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Collette Calls: Runs Continue to Fall

Jason Collette

Jason Collette

Jason has been helping fantasy owners since 1999 at RotoJunkie, Fanball, Baseball Prospectus and now here at RotoWire. He covers the Tampa Bay Rays at theprocessreport.net. You can hear Jason weekly on many of the Sirius/XM Fantasy channel offerings throughout the season as well as on the Towers of Power Baseball Hour Podcast on iTunes. He was selected as the Fantasy Baseball Writer of the Year by FSWA in 2013.

Yesterday, we learned that Rafael Furcal was going to miss the entire 2013 as he needs Tommy John surgery on his right elbow. Furcal's best days are behind him, but in his prime from 2003 to 2006, he scored 100 or more runs four straight seasons peaking at 130 in 2003. The four times he has topped the century mark is better than the likes of Matt Holliday, Carl Crawford, Juan Pierre, Justin Upton, Adam Jones, and Jacoby Ellsbury to name a few during that same time span.

Most people have come to accept the fact that offense is down in baseball since the league opened its blind eyes to the PED issue in the sport. Home runs are down, and as a byproduct, so are runs. Since the strike ended in 1995 and we have had full seasons of baseball beginning with the 1996 season, notice the frequency at which players score at least 90 runs in a season:



Simply put, runs are tough to come by in fantasy circles these days. In AL Tout Wars, the record for the most runs in a single season of the 12-team league is 1,036, a figure Jason Grey achieved in 2002 while winning the first of his back-to-back titles earlier that decade. Last season's run champion in that same league, Mike Siano, led the league at 820 runs while the second place team scored 790 runs.

It is a different era of baseball for recent fantasy players, and we need to re-define what makes a premium run scorer. After all, the 100-run scoring player is going the way of the Dodo bird:



The high point in the post-strike era was in 1999 when 60 runners scored at least 100 runs that season. The reason for that? Quite simple - expansion era pitching as the league added the Arizona Diamondbacks and the Tampa Bay Devil Rays. Since then, with two spikes thrown in, things have continued to trend downhill to the point that 2012 saw an 80 percent reduction in the 1999 total as just 12 runners hit the century mark in runs scored.

The simplest way to get ahead of the competition is to draft multiple hitters from the top spots in the lineup. Last season, 22 teams saw the hitters that combined to occupy the leadoff role score at least 90 runs. Meanwhile, 21 teams saw their two-hole hitters do the same while 20 teams had the third spot in the lineup meet the benchmark. After that, the numbers begin to fall off and finally become extinct after the sixth-place hitters:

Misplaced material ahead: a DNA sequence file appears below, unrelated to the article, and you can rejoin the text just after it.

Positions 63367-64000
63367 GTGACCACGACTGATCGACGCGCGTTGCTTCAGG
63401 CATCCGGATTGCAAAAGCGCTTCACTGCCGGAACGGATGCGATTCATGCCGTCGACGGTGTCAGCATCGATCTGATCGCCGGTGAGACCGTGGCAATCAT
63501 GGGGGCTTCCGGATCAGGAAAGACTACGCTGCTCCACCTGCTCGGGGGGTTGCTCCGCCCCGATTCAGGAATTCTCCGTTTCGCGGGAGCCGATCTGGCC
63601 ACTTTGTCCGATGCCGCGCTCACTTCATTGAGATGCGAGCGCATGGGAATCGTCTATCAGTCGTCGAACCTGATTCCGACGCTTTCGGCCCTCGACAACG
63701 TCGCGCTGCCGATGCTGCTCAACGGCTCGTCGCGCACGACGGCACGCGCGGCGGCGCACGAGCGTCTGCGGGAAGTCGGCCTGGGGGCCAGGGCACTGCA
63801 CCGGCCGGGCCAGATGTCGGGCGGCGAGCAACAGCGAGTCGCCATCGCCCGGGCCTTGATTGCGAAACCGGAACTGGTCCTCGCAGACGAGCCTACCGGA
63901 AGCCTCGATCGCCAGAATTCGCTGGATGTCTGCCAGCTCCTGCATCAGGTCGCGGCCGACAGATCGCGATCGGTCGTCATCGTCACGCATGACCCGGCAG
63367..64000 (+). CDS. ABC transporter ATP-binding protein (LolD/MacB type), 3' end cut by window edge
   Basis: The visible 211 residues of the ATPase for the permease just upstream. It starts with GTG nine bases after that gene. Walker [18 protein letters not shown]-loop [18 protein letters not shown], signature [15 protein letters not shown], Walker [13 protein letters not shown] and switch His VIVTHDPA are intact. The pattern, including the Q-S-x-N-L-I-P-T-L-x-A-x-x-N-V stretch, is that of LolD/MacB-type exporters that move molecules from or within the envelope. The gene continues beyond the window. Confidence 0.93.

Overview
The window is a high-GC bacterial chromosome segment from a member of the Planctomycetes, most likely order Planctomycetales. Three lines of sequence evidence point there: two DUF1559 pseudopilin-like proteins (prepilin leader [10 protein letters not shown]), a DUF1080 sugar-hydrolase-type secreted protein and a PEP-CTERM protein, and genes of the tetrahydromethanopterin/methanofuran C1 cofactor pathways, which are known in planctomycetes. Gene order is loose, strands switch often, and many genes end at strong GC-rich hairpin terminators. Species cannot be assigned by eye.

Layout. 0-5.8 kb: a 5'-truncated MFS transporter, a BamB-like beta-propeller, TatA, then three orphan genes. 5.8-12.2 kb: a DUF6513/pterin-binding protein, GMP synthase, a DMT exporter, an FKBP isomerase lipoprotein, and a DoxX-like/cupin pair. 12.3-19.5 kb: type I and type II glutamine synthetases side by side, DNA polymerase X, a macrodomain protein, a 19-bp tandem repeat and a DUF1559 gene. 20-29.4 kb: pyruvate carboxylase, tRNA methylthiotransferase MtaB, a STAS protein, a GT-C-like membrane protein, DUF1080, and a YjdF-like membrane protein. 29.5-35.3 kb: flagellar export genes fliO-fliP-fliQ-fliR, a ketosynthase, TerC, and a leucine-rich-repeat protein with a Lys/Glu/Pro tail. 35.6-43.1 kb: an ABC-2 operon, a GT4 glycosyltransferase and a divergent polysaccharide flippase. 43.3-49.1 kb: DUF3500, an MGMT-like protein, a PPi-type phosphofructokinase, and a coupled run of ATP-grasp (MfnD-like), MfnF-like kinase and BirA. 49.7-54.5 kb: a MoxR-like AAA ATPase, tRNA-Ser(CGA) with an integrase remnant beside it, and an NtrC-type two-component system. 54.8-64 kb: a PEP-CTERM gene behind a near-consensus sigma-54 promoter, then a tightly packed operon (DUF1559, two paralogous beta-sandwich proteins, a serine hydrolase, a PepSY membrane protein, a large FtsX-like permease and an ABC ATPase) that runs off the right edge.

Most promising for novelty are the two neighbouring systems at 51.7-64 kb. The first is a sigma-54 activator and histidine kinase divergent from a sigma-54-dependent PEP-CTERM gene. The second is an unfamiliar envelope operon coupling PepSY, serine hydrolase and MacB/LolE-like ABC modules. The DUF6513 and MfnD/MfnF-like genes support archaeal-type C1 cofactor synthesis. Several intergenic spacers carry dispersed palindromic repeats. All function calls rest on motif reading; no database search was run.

Finding runs in the bottom three lineup spots are very tough. In 2012, the ninth-place hitters for Toronto combined to score 82 runs which is an impressive total for the bottom of the lineup. That total bested the run outputs of six different American League teams from the clean-up spot in the lineup, including the Jays' own cleanup hitters. That said, what the bottom of the Toronto lineup pulled off last season should be considered the exception rather than the norm.

You have 14 hitting spots in a standard rotisserie roster format; your goal should be to fill at least nine of those spots with hitters from the first five spots of the projected batting orders and use the remaining five spots to fill out your roster regardless of batting order. If we evenly distribute the high run scorers from 2012 to each 2013 team, each team would only be able to have two such players with a few players left over for the rest. In reviewing the 2013 RotoWire projections for runs scored, we project 29 hitters to score at least 90 runs in 2013, which would match what the league did in 2012. Even if we lowered the threshold to 80 or more runs, that raises the available pool to 74 players which is just over six per team in a standard 12-team mixed format.

The change in the first-to-third move for pitchers may help raise stolen bases in 2013 as the backside runner can force the pitcher to make a decision between the lead runner or allowing the trail runner to move up into scoring position. This could also help the number of runs scored with a few more runners in scoring position than have been there in the past, but we won't know that until we see it in motion.

The extra steals are almost a given with the rule change, but steals will likely be affected more than raw run totals will be. When in doubt on draft day between two players, take the player projected to score more runs and the one that hits higher in the lineup as potent run scorers are a scarce commodity in a sport where offensive numbers continue a downward trend.